We had caught no glimpse of the sea until it had burst upon us from the summit. As the old man spoke, I became aware of a loud and gradually increasing sound, like the moaning of a vast herd of buffaloes upon an American prairie; and at the same moment I perceived that what seamen call the chopping character of the ocean beneath us was rapidly changing into a current which set to the eastward. Even while I gazed this current acquired a monstrous velocity. In five minutes the whole sea, as far as Vurrgh, was lashed into ungovernable fury; but it was between Moskoe and the coast that the main uproar held its sway. Here the vast bed of the waters, seamed and scarred into a thousand conflicting channels, burst suddenly into a frenzied convulsion—heaving, boiling, hissing—gyrating in gigantic and innumerable vortices, and all whirling and plunging on to the eastward with a rapidity which water never elsewhere assumes, except in precipitous descents. In a few minutes more there came over the scene another radical alteration. The general surface grew somewhat more smooth, and the whirlpools one by one disappeared, while prodigious streaks of foam became apparent where none had been seen before. These streaks at length, spreading out to a great distance and entering into combination, took unto themselves the gyratory motion of the subsided vortices, and seemed to form the germ of another more vast. Suddenly—very suddenly—this assumed a distinct and definite existence, in a circle of more than a mile in diameter. The edge of the whirl was represented by a broad belt of gleaming spray ; but no particle of this slipped into the mouth of the terrific funnel, whose interior, as far as the eye could fathom it, was a smooth, shining, and jet-black wall of water, inclined to the horizon at an angle of some forty-five degrees, speeding dizzily round and round with a swaying and sweltering motion, and sending forth to the winds an appalling voice, half shriek, half roar, such as not even the mighty cataract of Niagara ever lifts up in its agony to heaven. The mountain trembled to its very base, and the rock rocked. I threw myself upon my face, and clung to the scant herbage in an excess of nervous agitation. ‘This,” said I, at length, to the old man—“this can be nothing else than the great whirlpool of the Maelström.'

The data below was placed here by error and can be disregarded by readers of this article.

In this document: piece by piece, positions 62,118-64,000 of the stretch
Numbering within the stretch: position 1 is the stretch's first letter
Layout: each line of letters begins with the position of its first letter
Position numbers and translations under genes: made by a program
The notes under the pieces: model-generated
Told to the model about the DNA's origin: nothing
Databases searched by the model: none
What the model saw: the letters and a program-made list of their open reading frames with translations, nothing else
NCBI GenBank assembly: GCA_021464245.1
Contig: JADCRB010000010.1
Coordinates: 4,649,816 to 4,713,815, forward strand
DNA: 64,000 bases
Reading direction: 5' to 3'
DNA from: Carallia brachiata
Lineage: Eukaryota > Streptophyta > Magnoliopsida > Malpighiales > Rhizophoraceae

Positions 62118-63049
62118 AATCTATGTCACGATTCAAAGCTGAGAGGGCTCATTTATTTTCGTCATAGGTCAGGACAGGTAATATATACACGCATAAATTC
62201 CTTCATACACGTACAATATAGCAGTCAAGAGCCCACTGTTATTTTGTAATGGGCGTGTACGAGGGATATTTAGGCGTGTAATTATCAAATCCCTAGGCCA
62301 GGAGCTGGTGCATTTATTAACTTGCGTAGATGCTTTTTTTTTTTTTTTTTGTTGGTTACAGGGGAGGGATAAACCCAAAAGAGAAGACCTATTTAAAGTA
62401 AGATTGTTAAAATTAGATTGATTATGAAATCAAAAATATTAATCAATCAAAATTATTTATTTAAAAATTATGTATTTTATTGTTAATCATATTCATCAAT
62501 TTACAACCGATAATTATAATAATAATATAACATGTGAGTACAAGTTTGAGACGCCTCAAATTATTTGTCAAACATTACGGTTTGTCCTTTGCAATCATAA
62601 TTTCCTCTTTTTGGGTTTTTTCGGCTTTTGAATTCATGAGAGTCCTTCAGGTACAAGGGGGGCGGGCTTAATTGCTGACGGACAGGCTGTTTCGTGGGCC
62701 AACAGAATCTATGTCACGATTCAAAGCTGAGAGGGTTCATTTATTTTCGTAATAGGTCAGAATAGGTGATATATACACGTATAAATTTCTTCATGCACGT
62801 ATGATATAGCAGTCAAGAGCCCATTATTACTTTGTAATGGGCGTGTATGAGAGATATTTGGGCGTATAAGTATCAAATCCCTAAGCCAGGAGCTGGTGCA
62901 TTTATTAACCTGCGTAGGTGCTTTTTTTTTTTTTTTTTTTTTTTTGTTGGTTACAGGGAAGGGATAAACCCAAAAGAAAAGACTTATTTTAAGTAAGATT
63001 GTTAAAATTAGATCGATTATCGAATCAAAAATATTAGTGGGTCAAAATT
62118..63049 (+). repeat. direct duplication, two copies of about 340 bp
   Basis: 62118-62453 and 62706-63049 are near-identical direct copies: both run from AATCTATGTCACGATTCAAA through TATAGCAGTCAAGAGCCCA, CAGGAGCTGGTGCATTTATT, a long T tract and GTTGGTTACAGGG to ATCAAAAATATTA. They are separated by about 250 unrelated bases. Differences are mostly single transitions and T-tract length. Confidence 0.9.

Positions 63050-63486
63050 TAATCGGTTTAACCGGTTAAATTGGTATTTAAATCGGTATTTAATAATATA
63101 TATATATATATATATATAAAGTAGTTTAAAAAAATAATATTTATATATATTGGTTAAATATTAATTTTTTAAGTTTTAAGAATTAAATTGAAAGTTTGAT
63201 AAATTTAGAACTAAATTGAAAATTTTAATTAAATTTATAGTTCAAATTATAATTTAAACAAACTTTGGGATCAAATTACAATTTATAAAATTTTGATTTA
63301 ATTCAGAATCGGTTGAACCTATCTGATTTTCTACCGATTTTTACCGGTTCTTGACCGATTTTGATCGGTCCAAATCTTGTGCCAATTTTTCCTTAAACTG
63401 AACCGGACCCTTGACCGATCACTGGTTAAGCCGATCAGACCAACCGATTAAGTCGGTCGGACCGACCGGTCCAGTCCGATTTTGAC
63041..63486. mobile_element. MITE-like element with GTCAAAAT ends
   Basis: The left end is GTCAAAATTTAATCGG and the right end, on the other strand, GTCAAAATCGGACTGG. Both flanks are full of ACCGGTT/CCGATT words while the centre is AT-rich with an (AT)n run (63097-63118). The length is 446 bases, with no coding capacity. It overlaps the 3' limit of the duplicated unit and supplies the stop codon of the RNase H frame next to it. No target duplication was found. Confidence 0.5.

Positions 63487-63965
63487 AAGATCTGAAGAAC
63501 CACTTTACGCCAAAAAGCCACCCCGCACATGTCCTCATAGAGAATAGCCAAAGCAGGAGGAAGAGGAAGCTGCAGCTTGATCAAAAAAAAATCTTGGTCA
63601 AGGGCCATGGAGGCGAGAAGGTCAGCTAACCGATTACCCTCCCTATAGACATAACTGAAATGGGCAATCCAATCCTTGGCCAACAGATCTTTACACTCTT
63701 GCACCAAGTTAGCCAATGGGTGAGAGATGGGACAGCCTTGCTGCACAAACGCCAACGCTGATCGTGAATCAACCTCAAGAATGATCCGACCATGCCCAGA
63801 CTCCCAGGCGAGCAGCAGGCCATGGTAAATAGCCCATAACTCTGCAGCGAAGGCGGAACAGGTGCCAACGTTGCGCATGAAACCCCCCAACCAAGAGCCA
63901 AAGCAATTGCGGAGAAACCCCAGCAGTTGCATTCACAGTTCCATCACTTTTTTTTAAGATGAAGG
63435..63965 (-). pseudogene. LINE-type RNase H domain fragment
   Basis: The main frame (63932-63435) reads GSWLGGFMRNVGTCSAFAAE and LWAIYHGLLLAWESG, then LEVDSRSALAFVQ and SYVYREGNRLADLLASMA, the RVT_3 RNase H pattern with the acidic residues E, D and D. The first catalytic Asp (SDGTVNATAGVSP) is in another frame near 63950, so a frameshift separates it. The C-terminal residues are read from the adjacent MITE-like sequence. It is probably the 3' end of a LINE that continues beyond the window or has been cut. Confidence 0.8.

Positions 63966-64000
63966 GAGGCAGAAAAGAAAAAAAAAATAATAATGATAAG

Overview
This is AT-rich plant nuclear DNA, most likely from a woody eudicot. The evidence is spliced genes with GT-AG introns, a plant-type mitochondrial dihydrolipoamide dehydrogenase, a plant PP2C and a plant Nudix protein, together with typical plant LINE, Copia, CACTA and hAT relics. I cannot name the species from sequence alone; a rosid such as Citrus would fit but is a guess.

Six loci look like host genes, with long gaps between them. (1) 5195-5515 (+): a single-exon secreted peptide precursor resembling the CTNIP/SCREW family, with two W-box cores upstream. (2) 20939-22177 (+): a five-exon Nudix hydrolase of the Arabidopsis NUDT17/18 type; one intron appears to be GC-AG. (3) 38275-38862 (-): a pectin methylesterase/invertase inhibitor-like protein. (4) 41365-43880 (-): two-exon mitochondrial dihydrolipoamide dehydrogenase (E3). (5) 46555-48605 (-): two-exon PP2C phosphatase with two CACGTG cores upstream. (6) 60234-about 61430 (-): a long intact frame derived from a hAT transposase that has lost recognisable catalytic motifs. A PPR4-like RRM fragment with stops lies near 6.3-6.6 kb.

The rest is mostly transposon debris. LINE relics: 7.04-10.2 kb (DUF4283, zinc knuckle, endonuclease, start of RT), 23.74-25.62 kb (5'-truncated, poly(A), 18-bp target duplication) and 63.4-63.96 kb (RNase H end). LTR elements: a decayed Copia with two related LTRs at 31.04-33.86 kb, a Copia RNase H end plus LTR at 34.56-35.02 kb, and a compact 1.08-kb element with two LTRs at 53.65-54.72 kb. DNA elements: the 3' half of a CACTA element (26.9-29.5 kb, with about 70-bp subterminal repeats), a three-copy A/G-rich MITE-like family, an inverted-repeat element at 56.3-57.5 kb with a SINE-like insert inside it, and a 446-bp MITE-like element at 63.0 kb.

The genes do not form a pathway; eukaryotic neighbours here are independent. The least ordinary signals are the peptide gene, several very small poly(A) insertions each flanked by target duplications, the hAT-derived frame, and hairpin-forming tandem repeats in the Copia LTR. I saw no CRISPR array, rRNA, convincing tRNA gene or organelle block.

The old man goes on to tell how he himself, in a little schooner, with two of his brothers, had been sucked into this tremendous whirl, the description of which given by Poe is, we need hardly tell our readers, very greatly exaggerated. It appears that at the turn of the tide the whirl ceases for a few minutes, and venturesome fishermen run the risk, when the wind is fair and strong, of pushing right across the Maelström. A great round is thus saved, and the finest fish are taken in extraordinary quantity. The old man’s watch had upon one occasion run down, and miscalculating the time, he and his brothers steered their little craft right upon the whirlpool. A terrible storm had uprisen suddenly, and the ström was in its most fearful power.